In Edward Gorey’s whimsical world, elegantly dressed Edwardian men and women teeter on the brink of demise, uninvited creatures take up residence in dreary mansions, and hapless tots are alphabetically disposed of one by one in rhyming dactylic couplets. Each ghastly event—described with deadpan verse and illustrated with Gorey’s spidery pen-and-ink drawings—maintains a delicate balance between hilarious and horrid.
His witty prose and playful drawings allowed “the viewer to delve into sinister details and plots that would otherwise be too serious or offensive to portray,” says Lisa Yoshihara, curator for the exhibition “Musings of Mystery and Alphabets of Agony: The Work of Edward Gorey” on display at the University of Hawai’i Art Gallery in Honolulu. “Many will find his mixture of whimsy and mystery darkly humorous, his wordcraft incredible, and his elegantly drawn depictions just divine.”
It was this mixture of silliness and dark humor that caused a conundrum for the publishing world. Who was Gorey’s audience? Were these wicked tales meant for children? Would children choking on peaches or being sucked dry by leeches make for a suitable good-night story? Would parents want their children to read books titled The Fatal Lozenge or The Glorious Nosebleed? Or should his work be classified as a parody of children’s literature written for adults? “Gorey intended much of what he wrote for children, but the publishers did not view his work that way, most likely due to the unsettling tragedies and twisted themes where children were at the center,” says Yoshihara.
Not able to find a publisher for many of his works, Gorey eventually created his own imprint, Fantod Press. After publishing his first book, The Unstrung Harp; or, Mr. Earbrass Writes a Novel in 1953—a tale of a novelist struggling with “the unspeakable horror of the literary life”—Gorey began building a fan base by peddling his books to New York bookstores on consignment. A strong working relationship with Andreas Brown at Manhattan’s influential Gotham Book Mart and a 1959 review in the New Yorker, which compared him to Max Ernst and called his work “poetic and poisoned,” are credited for his rise in popularity and eventual success.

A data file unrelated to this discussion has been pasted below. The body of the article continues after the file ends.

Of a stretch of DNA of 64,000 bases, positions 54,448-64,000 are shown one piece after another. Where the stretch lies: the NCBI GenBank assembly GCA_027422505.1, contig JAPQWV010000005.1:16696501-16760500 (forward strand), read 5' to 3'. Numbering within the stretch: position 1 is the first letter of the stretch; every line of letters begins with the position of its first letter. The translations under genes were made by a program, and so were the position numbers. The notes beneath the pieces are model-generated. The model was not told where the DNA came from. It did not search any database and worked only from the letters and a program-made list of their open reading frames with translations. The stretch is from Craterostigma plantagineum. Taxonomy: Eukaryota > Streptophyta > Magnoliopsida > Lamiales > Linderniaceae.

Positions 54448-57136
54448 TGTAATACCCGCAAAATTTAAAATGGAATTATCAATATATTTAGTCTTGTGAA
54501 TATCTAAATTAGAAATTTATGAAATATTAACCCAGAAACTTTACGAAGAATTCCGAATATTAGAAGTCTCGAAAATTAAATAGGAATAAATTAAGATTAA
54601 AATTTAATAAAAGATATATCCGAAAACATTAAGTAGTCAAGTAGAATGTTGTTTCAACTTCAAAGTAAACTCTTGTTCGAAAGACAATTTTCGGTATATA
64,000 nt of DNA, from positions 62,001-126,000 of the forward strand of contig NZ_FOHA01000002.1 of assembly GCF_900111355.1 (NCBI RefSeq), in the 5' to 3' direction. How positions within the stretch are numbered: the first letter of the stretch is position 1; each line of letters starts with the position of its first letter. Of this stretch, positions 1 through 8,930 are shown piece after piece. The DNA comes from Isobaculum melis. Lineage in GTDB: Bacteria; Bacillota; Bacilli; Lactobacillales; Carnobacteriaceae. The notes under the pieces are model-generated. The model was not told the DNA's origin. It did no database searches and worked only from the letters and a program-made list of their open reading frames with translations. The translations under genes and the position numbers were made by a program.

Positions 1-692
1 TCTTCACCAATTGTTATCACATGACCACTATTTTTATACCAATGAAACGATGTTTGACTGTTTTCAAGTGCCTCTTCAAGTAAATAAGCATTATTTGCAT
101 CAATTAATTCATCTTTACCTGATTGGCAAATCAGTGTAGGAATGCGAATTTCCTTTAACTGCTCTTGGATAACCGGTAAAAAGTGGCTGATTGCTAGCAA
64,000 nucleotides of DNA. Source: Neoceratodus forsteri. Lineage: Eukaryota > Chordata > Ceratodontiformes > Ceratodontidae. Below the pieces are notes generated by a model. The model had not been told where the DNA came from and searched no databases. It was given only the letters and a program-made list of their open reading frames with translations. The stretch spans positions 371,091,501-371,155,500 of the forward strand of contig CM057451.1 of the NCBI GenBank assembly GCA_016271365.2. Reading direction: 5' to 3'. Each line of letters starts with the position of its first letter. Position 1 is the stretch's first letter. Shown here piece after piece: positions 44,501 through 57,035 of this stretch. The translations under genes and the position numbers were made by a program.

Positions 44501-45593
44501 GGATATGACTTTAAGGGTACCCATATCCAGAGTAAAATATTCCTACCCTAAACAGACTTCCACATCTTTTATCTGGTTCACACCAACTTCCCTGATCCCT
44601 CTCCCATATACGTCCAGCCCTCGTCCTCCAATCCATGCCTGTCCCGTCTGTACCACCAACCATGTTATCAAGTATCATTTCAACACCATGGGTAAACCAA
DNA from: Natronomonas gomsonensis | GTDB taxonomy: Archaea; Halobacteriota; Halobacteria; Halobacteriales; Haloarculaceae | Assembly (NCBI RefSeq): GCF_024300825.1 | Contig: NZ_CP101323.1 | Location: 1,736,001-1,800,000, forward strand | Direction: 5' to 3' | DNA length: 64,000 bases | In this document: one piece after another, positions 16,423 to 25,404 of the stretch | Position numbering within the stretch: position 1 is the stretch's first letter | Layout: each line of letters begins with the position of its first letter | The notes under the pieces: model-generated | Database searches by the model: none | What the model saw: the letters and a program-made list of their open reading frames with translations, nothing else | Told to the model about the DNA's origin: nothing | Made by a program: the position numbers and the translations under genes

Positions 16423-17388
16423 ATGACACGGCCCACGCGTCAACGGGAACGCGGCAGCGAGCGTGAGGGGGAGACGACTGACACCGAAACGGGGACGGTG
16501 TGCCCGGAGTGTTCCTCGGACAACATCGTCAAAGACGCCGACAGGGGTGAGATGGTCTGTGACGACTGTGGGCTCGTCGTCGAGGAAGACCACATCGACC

Often mistaken for being British (due in part to his well-known animated introduction to PBS’s Mystery! television series, featuring skulking trench-coated sleuths, a lurking caped villain, and a mysterious swooning woman), Gorey was, in fact, American, born in Chicago in 1925. A bright child, he taught himself to read at little more than three years old and began drawing at age four. Around five, the youngster read Dracula and Alice in Wonderland; by eight he devoured Victor Hugo. After a stint in the army, Gorey attended Harvard, majoring in French and rooming with the poet Frank O’Hara, later taking a job with Doubleday in the art department. He also worked as a graphic designer, typographer, playwright, set designer, costume designer (winning a Tony in 1978 for Dracula), and a toy maker. His only formal artistic training consisted of a few classes at the Art Institute of Chicago.
In addition to the more than one hundred books he wrote and illustrated, Gorey provided the illustrations for books authored by Samuel Beckett, H. G. Wells, Charles Dickens, Virginia Woolf, and T. S. Eliot. A lover of wordplay, Gorey also published under pseudonyms Ogdred Weary and E. G. Deadworry, and dozens more, most anagrams of his own name.
Many people assume Gorey’s personality must have been melancholy or brooding, says Yoshihara. Quite the opposite was true. “People thought he was reclusive due to the nature of his writing and art; however, Gorey surprisingly granted many interviews, revealing little glimpses into his life and work, if he felt so inclined toward the interviewer. Friends describe him as calm and compassionate . . . jovial and effervescent, who loved to laugh.” Gorey was a devotee of George Balanchine’s New York City Ballet, never missing a performance for nearly thirty years. When Balanchine died, Gorey retreated to his Cape Cod home, no longer feeling the pull of New York. Also a pop-culture junkie, Gorey watched movies, soap operas, and television shows, counting Buffy the Vampire Slayer, The X-Files, The Mary Tyler Moore Show, The Golden Girls, Third Rock from the Sun, and Frasier among his favorites.
On display through December 10, the exhibition showcases books, illustrations, unpublished works, etchings for Elephantômas and Thumb, posters, handmade toys, and other strange and curious objects collected by Honolulu composer John Carollo, a Goreyphile for more than thirty-five years. Also included are rarely seen original drawings and personal items from the Edward Gorey Charitable Trust and the Edward Gorey House in Yarmouth Port, Massachusetts. Yoshihara moderates a panel discussion featuring Carollo, Rick Jones, director of the Edward Gorey House, and scholar Joseph Stanton on Nov. 4.
Gorey’s work continues to inspire artists from cartoonists and punk rock musicians to a group of twenty-six gothic partygoers who attended the annual Edwardian costume ball in San Francisco, each dressed as one of the doomed “tinies.” Yoshihara says, “One only has to look at YouTube to see countless performances.”
Shortly before his death in 2000, Gorey reflected on his prolific career: “My name turns up in a review of a book or something where they say it’s very ‘Edward Goreyish’ or something like that. That happens often enough, so I feel I've made a tiny mark somewhere.”